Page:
New Genetic Cause Identified in Prostate Cancer Development

Armen Hareyan's picture
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Master "On" Switch for Prostate Cancer

Data from a new study implicates a specific genetic change as an underlying cause of prostate cancer development, according to a report published August 1, 2007, in Nature. The finding revealed that prostate cancer really is a set of different cancers that are "turned on" by a common "master switch" gene.

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The groundbreaking work at the University of Michigan focuses on a specific type of genetic mutation known as a gene fusion, in which pieces of two adjacent chromosomes fuse together. The study, carried out in prostate cancer cell lines and animal models, received critical initial funding from the Prostate Cancer Foundation (PCF), the world's largest philanthropic source of support for prostate cancer research.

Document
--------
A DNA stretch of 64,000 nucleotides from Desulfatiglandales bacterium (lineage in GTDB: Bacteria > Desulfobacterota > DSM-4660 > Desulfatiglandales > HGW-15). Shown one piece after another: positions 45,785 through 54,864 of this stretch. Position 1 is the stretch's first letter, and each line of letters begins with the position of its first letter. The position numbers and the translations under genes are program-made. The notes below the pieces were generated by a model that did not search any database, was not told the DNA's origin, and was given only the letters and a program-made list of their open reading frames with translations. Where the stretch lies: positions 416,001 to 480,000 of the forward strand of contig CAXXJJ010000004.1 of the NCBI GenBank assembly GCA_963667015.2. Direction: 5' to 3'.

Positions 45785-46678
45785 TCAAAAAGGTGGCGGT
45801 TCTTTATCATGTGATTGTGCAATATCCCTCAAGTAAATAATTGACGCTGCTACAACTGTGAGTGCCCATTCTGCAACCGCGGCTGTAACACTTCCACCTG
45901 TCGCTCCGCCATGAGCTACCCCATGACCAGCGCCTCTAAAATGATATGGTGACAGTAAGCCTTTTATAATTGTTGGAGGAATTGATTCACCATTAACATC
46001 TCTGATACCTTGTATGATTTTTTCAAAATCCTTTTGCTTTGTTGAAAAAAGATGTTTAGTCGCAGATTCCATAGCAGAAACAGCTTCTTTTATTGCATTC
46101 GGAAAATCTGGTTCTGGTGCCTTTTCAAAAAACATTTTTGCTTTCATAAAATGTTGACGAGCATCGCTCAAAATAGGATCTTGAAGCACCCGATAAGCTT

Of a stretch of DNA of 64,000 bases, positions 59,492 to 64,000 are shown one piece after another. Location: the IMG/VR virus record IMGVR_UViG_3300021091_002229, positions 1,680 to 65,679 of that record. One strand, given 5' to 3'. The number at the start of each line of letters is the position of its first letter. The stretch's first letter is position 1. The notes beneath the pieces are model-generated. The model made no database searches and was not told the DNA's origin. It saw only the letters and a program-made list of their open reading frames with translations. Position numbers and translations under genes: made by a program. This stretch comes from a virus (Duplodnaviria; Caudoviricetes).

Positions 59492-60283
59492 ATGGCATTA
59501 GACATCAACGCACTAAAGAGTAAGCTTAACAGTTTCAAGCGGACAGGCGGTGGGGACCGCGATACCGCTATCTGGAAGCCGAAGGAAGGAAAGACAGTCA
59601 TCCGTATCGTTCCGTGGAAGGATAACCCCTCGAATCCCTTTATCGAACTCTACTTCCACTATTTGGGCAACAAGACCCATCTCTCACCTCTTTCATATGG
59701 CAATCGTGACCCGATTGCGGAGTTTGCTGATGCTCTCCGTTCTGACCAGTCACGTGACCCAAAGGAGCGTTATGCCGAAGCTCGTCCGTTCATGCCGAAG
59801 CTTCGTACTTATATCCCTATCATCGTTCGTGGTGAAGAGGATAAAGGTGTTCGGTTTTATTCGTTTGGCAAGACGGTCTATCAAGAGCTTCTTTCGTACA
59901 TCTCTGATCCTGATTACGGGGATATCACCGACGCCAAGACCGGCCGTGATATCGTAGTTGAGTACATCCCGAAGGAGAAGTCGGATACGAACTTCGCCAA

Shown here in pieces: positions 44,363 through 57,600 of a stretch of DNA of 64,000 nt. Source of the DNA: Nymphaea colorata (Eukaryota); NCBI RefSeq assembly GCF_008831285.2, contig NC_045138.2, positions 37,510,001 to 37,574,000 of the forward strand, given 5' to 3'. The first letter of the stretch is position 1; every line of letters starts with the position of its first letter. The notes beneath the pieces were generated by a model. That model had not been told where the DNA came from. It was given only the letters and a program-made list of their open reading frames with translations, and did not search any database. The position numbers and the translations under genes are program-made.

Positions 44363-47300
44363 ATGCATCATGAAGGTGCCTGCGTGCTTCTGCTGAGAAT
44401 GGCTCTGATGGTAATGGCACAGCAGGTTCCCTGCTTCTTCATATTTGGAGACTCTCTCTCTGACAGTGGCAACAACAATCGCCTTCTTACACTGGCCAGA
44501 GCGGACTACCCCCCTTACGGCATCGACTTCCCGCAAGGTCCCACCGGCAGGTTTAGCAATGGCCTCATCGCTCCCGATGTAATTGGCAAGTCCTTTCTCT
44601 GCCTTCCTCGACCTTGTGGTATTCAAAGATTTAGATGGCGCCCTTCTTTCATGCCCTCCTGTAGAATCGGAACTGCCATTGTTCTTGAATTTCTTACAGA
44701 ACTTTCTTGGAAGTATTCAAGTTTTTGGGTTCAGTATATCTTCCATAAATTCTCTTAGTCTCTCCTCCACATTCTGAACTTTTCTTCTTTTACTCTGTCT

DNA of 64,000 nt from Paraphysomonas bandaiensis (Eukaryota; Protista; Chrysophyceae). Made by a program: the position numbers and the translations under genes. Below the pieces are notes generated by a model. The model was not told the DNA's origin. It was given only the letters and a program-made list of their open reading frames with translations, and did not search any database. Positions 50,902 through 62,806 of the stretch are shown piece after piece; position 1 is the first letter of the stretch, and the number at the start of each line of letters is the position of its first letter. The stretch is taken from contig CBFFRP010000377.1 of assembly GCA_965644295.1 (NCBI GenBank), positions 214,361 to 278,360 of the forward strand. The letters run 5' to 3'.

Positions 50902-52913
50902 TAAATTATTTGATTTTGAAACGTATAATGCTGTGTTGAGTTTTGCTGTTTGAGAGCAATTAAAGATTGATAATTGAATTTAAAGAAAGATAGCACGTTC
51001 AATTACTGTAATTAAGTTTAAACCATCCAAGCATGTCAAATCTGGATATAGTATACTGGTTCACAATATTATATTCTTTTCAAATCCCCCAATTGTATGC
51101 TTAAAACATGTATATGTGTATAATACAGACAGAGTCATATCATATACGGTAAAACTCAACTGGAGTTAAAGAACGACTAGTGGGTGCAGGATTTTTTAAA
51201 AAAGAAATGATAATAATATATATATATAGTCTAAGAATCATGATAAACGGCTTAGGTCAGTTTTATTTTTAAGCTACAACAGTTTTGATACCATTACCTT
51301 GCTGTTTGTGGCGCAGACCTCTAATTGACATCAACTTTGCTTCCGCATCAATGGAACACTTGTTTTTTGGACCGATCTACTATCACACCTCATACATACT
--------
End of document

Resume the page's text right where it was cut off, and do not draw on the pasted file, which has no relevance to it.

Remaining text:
"The PCF played a key role in providing funding for the animal models of the prostate cancer gene fusion described in this study," noted lead author Arul M. Chinnaiyan, MD, PhD, Director, Michigan Center for Translational Pathology and the S. P. Hicks Endowed Professor of Pathology at the University of Michigan.

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